Australia is an independent nation within the Commonwealth of Nations, which is headed by the British monarch. Australia recognizes the sovereignty of the British monarch, who is represented in Australia by a governor general. Australia's political system is a parliamentary democracy that operates according to the Westminster model. The main features of the Westminster system are that the majority in the lower house of parliament forms the government and appoints the prime minister, who selects a cabinet accountable to the lower house. The minority parties form a loyal opposition. Australia's government adheres to federalism, whereby power is divided between the national government (also known as the commonwealth) and the states.
Australia's constitution was approved on July 9, 1900, and went into effect on January 1, 1901. It is partly modeled after the U.S. constitution, but it does not include a "bill of rights." The constitution establishes a federal system, whereby the national government, or commonwealth, and the states share power. The constitution clearly defines the powers of the commonwealth, and residual powers reside with the states. In the event that commonwealth law is inconsistent with state law, commonwealth law takes precedence.
The nominal head of state is the governor general, who is appointed by the prime minister in consultation with the British monarch. Although the constitution stipulates that the British monarch shall appoint the governor general, the prime minister actually decides who will serve in this capacity. Australia has a bicameral parliament, consisting of the 76-member Senate and the 150-member House of Representatives. Each state has 12 senators, and each territory has two senators, regardless of population. Seats in the House are apportioned by population, but no state can have fewer than five representatives. The majority party (or party coalition) in the House of Representatives forms the government and appoints its leader as prime minister, whereupon he or she selects cabinet ministers from both chambers of parliament. The ministers are accountable to parliament, which has the right to question them publicly. Both houses of parliament may initiate ordinary legislative proposals, but all revenue bills must originate in the House. A simple majority is needed to adopt a bill in either house. A bill passed by one house is transmitted to the other for concurrence. If passed by both houses, the bill is submitted to the governor general for royal assent in the name of the queen.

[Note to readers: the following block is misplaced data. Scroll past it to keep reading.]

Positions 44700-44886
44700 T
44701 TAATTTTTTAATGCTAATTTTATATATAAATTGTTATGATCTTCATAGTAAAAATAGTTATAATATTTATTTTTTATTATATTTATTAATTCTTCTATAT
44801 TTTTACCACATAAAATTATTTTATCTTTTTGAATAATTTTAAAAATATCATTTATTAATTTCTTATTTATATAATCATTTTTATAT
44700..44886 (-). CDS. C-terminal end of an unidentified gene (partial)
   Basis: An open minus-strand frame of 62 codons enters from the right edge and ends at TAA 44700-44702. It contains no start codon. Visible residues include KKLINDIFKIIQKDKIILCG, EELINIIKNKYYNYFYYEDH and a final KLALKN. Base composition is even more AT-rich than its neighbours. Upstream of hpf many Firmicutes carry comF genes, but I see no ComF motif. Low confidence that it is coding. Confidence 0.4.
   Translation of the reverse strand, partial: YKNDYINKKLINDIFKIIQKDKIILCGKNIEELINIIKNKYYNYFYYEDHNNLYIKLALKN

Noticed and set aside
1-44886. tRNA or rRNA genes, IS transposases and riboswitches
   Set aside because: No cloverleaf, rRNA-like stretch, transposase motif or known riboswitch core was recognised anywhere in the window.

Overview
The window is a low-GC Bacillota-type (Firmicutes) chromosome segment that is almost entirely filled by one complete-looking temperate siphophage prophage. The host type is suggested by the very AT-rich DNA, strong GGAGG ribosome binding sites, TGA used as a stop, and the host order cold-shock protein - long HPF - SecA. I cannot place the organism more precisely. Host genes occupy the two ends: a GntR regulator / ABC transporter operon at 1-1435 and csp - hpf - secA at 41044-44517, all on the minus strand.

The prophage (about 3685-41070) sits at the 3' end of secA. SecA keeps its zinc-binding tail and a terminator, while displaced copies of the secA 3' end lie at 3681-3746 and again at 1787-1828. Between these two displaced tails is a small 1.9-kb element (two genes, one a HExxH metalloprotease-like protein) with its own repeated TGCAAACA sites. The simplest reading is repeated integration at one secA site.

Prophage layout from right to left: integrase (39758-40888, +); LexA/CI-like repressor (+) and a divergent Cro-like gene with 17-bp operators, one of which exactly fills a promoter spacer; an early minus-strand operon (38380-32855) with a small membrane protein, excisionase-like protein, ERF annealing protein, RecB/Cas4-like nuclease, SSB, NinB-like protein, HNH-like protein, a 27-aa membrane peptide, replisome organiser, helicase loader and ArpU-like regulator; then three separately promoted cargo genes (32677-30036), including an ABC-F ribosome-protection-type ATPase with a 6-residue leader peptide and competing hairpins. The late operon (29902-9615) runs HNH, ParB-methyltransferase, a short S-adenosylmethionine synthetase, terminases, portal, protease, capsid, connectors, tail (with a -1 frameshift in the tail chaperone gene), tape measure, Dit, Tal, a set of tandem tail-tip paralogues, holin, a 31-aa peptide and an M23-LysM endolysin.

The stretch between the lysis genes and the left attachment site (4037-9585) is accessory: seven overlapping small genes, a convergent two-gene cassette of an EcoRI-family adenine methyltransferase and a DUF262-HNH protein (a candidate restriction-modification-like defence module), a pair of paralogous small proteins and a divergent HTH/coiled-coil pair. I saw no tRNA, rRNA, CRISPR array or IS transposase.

Australia has an independent judiciary. Civil and criminal courts exist at the federal, state, and territorial levels. At the pinnacle of the federal court system stands the seven-member High Court, which has ultimate responsibility for appeals and constitutional reviews. State and territorial supreme, district, and county courts handle major cases. Magistrates' and specialists' courts handle minor cases.
Australia is divided into six states (New South Wales, Queensland, South Australia, Tasmania, Victoria, and Western Australia) and two principal self-governing territories (the Australian Capital Territory, which includes the national capital of Canberra, and the Northern Territory). Australia also administers a number of territories and dependencies, including the Ashmore and Cartier Islands, Christmas Island, the Cocos (Keeling) Islands, the Coral Sea Islands, Heard Island and the McDonald Islands, and Norfolk Island.
Under the federal system, the commonwealth shares power with the states, and the financial relationship between these two levels of government is a key challenge. The federal government collects 70-80 percent of taxes, but the responsibility for spending is more evenly shared between the commonwealth and the states. A premier heads each of the six states, and a chief minister heads each of the two territories. These figures are the leaders of the governing party in the popularly elected state or territorial legislatures.
Australia has an independent judiciary. The legal system is based on English common law, including the principle of judicial precedent. Defendants are entitled to a fair trial, the presumption of innocence, and representation by an attorney, and they have the right to appeal decisions and sentences. In general, judges conduct trials, and juries deliver the verdicts.
National elections are held at least every three years because that is the maximum term for any government. Voters rank candidates for the House of Representatives and the Senate by number, and these preferences are used to determine the winners. Voters state their preference for House candidates in their district and for Senate candidates in their state. Senators representing each of the six states are elected for six-year terms, and half of them stand for election every three years. Senators representing each of the two territories are elected for three-year terms. All members of the House serve three-year terms. Voting is universal and compulsory at age 18, and small fines are imposed on the less than 10 percent of the electorate that declines to participate. The last national elections were held in October 2004.
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